If you're a fan of the comics, you've probably come across LMD technology in your reading. LMDs are incredibly lifelike androids that are frequently employed by S.H.I.E.L.D. -- and especially Nick Fury Sr. -- to get out of sticky situations without personal injury; they act and behave as humans, particularly the one they're modeled after, until such time as they're attacked. Though Tony Stark name dropped LMDs in 2012's "Avengers" film, and fan-theories tagged Patton Oswalt's Agents Koenig as LMDs, the technology itself hasn't surfaced in the MCU -- until now. As Radcliffe prepped AIDA for her "birthday," he initiated a program titled "LMD," which is more or less a confirmation that he has successfully introduced the technology into the MCU.
Now, that's a lot of information to swallow. And though all of this technology is familiar to Marvel Comics, the question remains: how will that all tie together in "Agents of S.H.I.E.L.D." Season 4? It all circles back to "Squadron Supreme" and Tom Thumb's death. After Thumb passed away, AIDA worked with Ape X on a secret project: installing Thumb's pre-recorded brain patterns into a very LMD-like android. In the comics, Ape X and AIDA never have a chance to finish this project, so we never get to see the results of it. However, if "S.H.I.E.L.D." uses the "Supreme Squadron" blueprint, we could see the MCU's version of LMDs, one that fully, truly believes it is human. Or, worse, believes it is better than human, another Ultron (or Jocasta) in the making.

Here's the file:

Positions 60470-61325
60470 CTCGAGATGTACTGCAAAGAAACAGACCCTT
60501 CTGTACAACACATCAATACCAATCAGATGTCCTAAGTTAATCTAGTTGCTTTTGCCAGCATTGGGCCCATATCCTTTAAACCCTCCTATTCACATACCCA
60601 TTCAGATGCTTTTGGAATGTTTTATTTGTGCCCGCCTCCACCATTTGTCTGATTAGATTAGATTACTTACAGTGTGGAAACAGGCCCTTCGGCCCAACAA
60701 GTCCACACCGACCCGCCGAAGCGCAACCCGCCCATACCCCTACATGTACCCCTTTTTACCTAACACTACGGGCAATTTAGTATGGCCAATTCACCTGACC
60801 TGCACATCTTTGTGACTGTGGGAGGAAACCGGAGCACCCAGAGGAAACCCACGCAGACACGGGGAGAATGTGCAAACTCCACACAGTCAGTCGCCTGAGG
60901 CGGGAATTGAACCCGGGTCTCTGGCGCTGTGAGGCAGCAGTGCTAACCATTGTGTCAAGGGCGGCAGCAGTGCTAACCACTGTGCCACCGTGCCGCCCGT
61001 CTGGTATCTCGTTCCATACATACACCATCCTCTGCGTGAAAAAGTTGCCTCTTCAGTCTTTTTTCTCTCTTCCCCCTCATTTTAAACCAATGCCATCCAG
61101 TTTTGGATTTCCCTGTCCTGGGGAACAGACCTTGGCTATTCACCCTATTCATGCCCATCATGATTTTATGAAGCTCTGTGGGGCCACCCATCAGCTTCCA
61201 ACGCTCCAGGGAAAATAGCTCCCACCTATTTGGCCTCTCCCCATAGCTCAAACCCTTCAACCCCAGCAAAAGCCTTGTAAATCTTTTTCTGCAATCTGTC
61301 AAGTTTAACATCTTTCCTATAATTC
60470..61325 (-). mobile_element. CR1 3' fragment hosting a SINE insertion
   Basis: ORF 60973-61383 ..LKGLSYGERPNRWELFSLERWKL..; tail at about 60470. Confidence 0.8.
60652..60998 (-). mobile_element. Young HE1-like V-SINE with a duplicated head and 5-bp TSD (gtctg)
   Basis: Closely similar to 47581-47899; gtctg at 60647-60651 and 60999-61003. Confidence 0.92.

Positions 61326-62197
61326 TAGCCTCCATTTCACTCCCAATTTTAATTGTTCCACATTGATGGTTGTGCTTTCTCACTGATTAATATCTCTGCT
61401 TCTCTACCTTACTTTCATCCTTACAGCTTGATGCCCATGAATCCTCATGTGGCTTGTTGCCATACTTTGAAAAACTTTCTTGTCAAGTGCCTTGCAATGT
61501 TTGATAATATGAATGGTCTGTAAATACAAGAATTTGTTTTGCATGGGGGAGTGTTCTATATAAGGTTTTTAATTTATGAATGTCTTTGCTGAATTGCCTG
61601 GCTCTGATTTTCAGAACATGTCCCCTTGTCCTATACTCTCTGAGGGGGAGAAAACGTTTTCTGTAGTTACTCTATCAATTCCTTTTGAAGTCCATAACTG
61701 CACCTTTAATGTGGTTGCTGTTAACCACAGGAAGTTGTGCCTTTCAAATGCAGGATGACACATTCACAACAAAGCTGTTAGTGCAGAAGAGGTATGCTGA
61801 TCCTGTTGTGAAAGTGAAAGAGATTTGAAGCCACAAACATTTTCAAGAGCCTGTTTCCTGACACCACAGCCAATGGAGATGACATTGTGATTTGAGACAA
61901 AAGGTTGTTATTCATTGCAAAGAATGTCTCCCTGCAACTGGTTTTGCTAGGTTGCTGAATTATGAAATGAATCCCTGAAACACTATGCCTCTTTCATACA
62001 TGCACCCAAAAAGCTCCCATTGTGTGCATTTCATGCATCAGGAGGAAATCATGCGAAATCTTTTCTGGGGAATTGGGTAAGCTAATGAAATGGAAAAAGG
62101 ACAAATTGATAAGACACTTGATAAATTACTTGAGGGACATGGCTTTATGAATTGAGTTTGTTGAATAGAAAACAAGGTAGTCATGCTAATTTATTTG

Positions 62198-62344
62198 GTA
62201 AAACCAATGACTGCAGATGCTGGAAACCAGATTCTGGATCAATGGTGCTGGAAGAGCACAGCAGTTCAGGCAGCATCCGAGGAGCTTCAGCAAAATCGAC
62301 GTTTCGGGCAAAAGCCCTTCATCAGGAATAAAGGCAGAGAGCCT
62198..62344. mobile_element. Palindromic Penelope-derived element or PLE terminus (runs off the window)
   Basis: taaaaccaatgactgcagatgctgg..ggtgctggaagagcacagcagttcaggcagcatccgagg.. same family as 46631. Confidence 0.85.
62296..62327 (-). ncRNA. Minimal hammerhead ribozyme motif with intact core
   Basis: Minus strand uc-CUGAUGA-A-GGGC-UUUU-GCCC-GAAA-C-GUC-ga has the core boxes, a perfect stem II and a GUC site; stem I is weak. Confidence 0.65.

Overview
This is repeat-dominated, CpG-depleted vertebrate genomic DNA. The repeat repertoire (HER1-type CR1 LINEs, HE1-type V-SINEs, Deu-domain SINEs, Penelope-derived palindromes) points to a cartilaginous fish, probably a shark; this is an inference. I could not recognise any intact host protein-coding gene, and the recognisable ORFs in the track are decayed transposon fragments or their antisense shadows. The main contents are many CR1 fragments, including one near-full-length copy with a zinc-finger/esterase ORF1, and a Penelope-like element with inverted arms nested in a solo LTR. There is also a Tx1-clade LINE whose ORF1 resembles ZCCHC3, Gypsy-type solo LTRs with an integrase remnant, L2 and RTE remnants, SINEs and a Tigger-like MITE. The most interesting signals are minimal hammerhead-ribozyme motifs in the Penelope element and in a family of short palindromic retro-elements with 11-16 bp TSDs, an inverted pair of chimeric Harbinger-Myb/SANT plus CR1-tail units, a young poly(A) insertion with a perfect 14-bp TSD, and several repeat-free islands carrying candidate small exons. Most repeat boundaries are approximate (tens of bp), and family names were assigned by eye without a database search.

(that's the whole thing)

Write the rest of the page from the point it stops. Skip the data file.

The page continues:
Taking this thinking a step further, that also means the show could resurrect any number of its fallen agents -- something fans of Brett Dalton's Grant Ward will be happy to hear. Though we haven't seen S.H.I.E.L.D. copy its agents' brainwaves per se, we've witnessed something very, very similar. The device the Clairvoyant -- and later S.H.I.E.L.D. -- used to force memories to the surface of its subject's mind. This device enabled Coulson to remember project T.A.H.I.T.I. and for Werner von Strucker -- himself in a coma -- to recall the moments just before his death. While crude, the show has set a precedence of technology that could enable Radcliffe to record brain patterns and install them in his shiny new LMDs.
At this point, the implications of this kind of technology are completely unexplored territory in the MCU. How would a fallen agent react to learning of their own death? To realizing they weren't human? Would they face the same harsh treatment as Inhumans? What becomes of a former human who is now an android? What's more, where does AIDA -- an AI we're presuming will be placed in a human-like body -- fit into the scheme of sentient beings? Would she be considered subhuman? Would this treatment lead to an Ultron-like outburst? And what are Holden Radcliffe's plans? Does he hope to overcome the limitations of his human -- albeit modified -- body and transcend death by putting his own brain patterns into an LMD? How does such a sentient LMD cope with being a copy of an original human being?
Of course, we've seen but a glimpse of the technology so far, but the implications of that final scene carry a lot of weight. It's a dangerous subject, but Holden Radcliffe seems prepared to dive in headfirst -- and the results of his recklessness should make for some great TV.
Starring Clark Gregg, Chloe Bennet and Ming-Na Wen, "Agents of S.H.I.E.L.D" will air Tuesdays at 10 pm EST on ABC this fall.